Equality advocates welcome Government plan to review gender issues as timely
She remembers how difficult it was to even broach the subject in 2011 when she launched BoardAgender, an initiative to get more women into boardrooms and senior leadership positions.
"No one at the time wanted to talk to me about that," said Singapore Council of Women's Organisations (SCWO) president Junie Foo. "People thought I was a 'stirrer'."
Nine years later, Singapore is set to have a national conversation about gender equality that women's rights advocates say has been a long time coming.
Yesterday, the Government announced plans to embark on a thorough review of issues affecting women.
Ms Foo, who was a facilitator at a virtual dialogue session yesterday, the first of a series of upcoming engagement sessions as part of the review, said the move is a timely one and a significant milestone.
"Maybe it could have been done earlier, but I think the momentum has accelerated over the last one or two years, with more people being vocal and wanting to see some change," she said.
Ms Corinna Lim, executive director at the Association of Women for Action and Research (Aware), is happy that gender issues are getting concerted national attention this year, which also happens to be Aware's 35th anniversary.
Calling for the Government to consider explicitly enshrining gender equality in the Constitution, she said: "What is most exciting to Aware is the stated approach to review the underlying values and cultural mindset towards women and gender equality, instead of looking only at issues in the short term."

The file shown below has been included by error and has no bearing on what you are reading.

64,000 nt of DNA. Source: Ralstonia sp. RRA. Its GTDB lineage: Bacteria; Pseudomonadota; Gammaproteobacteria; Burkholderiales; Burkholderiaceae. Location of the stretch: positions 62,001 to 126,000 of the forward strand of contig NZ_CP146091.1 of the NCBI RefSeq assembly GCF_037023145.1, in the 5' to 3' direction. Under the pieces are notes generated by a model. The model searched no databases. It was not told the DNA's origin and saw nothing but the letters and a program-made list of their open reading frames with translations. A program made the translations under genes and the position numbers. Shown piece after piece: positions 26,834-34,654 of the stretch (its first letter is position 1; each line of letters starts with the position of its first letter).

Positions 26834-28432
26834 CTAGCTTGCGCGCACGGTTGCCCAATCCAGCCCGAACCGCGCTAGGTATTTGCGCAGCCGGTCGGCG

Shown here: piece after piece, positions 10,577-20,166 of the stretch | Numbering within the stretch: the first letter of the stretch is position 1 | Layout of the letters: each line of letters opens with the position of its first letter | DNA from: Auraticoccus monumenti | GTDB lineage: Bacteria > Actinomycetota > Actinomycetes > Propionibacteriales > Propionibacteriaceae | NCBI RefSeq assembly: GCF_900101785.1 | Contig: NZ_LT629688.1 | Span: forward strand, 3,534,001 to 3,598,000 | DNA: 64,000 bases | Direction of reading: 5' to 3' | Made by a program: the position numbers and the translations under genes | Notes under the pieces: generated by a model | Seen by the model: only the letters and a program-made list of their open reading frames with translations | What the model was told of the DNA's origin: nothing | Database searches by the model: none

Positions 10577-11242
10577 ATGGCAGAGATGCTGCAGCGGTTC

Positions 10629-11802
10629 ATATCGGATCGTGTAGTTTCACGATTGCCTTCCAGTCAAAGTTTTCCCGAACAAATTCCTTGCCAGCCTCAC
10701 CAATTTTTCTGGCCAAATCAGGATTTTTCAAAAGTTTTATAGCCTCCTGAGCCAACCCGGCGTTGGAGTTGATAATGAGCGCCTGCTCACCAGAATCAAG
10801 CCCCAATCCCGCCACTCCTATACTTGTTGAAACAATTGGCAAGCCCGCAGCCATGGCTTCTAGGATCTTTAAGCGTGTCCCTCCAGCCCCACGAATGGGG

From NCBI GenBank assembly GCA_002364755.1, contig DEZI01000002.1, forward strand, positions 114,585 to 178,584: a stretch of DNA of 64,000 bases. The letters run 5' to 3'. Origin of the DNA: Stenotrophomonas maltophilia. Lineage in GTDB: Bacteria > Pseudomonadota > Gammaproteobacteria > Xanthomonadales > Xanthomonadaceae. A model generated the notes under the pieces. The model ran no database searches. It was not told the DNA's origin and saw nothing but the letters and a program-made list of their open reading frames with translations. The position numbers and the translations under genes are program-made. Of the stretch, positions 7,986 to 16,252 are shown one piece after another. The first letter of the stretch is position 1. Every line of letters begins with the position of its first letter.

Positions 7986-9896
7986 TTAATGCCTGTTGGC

Ms Lim said the review should take an intersectional approach and it is crucial that it addresses the most pressing issues facing women now, including societal expectation that women be the primary caregivers, workplace discrimination, and the widespread acceptance of the sexual objectification of women.
Ms Foo said gender equality cuts both ways and there is also a need to fight the stigma against men who buck traditional male stereotypes, such as those who earn less than their spouses or are the primary caregivers.
NOT MALE VS FEMALE
She added: "It is not male versus female. I don't see it as a zero sum game. We should continue to involve men in this because they are part of the equation and part of the solution."
Mr Khairul Hilmi Mohd Khair, 32, who works at an engineering consulting company, was also a facilitator at the dialogue. A registered psychologist and Youth Corps Singapore advisory committee member, he said the conversation about gender equality is long overdue.
"I worked in social services previously and I do see the gender discrepancies," he said.
"Being (from) a minority myself, there are also some issues I can resonate with."
While he understands how daunting it can be for those in the community to effect change on a large scale, he says small actions go a long way.
"For example, when you are out with friends, if one of them says something inappropriate to the opposite gender, is there someone in the group who has the moral courage to call it out? If you can slowly influence your friends, our social circles, our families, that is a start," he said.
"Policies can only do so much. If it is not accompanied by a mindset shift, we will be back at square one."